These measures were introduced in 1996, following a mass shooting in Tasmania that claimed the lives of 35 people and injured 23 more.
Within 12 days, Australian lawmakers agreed to ban certain semi-automatic and pump-action weapons, and forced residents who already owned high-powered rifles to sell them back to the government.
Frontier towns -- places like Tombstone, Deadwood, and Dodge -- actually had the most restrictive gun control laws in the nation.
In fact, many of those same cities have far less burdensome gun control today then they did back in the 1800s. Out in the untamed wilderness, you needed a gun to be safe from bandits, natives, and wildlife.
Gun control advocates fear -- and gun rights proponents sometimes hope -- the Second Amendment will transform our cities into modern-day versions of Dodge.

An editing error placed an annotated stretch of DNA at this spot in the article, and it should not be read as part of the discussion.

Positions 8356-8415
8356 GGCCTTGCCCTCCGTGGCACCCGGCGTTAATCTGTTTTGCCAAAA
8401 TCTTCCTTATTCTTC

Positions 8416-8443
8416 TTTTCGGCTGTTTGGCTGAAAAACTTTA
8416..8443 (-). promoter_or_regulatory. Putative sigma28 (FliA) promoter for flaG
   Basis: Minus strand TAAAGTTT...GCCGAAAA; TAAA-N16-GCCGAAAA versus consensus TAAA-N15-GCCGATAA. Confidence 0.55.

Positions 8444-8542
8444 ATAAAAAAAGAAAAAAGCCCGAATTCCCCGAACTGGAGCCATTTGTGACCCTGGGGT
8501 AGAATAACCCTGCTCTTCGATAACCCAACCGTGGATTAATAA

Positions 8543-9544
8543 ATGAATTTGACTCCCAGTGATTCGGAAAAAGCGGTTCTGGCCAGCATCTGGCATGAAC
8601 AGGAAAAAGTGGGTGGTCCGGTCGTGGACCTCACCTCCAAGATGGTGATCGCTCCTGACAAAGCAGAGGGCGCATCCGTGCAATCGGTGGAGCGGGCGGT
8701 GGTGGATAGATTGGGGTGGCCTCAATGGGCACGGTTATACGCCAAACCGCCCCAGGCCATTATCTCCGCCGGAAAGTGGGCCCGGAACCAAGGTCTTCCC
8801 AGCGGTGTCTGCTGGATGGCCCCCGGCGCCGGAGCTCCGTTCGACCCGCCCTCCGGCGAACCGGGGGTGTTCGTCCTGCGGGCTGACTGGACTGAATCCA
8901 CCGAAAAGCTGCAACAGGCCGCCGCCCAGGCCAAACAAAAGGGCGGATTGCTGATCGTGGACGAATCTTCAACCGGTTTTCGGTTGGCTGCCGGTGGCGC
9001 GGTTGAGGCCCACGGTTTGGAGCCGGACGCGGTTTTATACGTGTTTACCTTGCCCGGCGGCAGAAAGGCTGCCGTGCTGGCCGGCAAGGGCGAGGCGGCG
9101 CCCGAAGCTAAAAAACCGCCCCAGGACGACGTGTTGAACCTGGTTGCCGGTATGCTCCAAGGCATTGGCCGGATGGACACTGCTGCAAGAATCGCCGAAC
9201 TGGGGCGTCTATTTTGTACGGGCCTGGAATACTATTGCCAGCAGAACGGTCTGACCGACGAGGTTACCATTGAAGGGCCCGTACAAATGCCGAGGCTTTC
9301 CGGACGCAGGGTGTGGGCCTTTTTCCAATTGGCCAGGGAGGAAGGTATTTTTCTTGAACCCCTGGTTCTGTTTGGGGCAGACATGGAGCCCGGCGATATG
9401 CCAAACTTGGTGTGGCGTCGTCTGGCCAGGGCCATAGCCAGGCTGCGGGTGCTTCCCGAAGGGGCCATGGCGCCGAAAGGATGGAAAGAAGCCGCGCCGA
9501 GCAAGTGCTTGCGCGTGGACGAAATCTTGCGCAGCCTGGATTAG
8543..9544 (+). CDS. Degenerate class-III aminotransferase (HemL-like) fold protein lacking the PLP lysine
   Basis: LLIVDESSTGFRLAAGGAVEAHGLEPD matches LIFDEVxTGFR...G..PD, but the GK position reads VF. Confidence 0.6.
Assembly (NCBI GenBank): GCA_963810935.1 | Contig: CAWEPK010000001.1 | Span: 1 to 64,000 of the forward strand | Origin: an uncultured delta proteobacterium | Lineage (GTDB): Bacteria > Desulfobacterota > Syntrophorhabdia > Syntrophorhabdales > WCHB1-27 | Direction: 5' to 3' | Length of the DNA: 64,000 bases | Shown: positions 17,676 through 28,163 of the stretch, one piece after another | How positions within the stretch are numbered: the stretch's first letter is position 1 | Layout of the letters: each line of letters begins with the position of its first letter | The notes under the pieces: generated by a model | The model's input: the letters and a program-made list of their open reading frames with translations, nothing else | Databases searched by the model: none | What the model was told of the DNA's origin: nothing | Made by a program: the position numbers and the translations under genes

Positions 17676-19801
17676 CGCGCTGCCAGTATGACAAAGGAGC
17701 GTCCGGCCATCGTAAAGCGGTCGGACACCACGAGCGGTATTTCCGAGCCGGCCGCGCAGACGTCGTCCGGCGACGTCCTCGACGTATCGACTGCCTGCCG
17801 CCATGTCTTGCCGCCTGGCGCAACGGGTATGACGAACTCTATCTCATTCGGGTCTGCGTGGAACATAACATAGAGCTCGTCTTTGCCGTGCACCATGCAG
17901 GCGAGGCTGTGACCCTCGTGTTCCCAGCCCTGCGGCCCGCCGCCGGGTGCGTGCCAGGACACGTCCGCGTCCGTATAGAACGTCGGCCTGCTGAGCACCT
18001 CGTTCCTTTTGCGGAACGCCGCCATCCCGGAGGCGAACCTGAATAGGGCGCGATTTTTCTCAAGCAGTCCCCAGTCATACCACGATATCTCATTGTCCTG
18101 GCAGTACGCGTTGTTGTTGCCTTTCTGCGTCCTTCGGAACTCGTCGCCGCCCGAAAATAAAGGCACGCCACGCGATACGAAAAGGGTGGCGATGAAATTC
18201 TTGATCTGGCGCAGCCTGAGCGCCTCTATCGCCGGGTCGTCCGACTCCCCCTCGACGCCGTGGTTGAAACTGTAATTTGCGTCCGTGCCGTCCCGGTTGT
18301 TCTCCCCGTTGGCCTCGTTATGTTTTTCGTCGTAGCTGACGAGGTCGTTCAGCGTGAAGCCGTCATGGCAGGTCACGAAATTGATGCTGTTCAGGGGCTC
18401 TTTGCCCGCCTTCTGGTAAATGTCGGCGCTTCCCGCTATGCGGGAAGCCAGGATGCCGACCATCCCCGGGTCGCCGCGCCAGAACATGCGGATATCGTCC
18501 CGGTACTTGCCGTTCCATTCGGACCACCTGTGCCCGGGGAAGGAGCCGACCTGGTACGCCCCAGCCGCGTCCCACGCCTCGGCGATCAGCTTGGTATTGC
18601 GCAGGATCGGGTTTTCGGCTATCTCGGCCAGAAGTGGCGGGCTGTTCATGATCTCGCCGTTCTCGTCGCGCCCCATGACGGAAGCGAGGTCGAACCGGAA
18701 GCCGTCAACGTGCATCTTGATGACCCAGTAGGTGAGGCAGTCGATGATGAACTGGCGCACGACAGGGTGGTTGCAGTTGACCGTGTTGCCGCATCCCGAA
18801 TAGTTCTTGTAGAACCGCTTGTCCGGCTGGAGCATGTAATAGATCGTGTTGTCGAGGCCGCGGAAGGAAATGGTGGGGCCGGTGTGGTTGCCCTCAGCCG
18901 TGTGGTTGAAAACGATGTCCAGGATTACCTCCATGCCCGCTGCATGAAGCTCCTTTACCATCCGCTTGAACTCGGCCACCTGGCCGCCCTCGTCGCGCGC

Yet this is all based on a widely shared misunderstanding of the Wild West.
The sheer number of firearms in America today – an estimated 300 million – would also present practical and financial obstacles.After a decision by the Supreme Court affirming the right of individuals to own guns, then-Chicago Mayor Richard Daley sarcastically said, "Then why don't we do away with the court system and go back to the Old West, you have a gun and I have a gun and we'll settle it in the streets?" This is a common refrain heard in the gun debate.It was first tried in connection with a precursor bill to the Duncan-Carter measure that was introduced in 2015 and died in committee.The silencer industry also has a new high-profile celebrity endorser: Donald Trump Jr., an avid hunter who can be seen in a promotional video for Utah-based Silencer Co.
In the cities and towns of the West, however, the law often prohibited people from toting their guns around.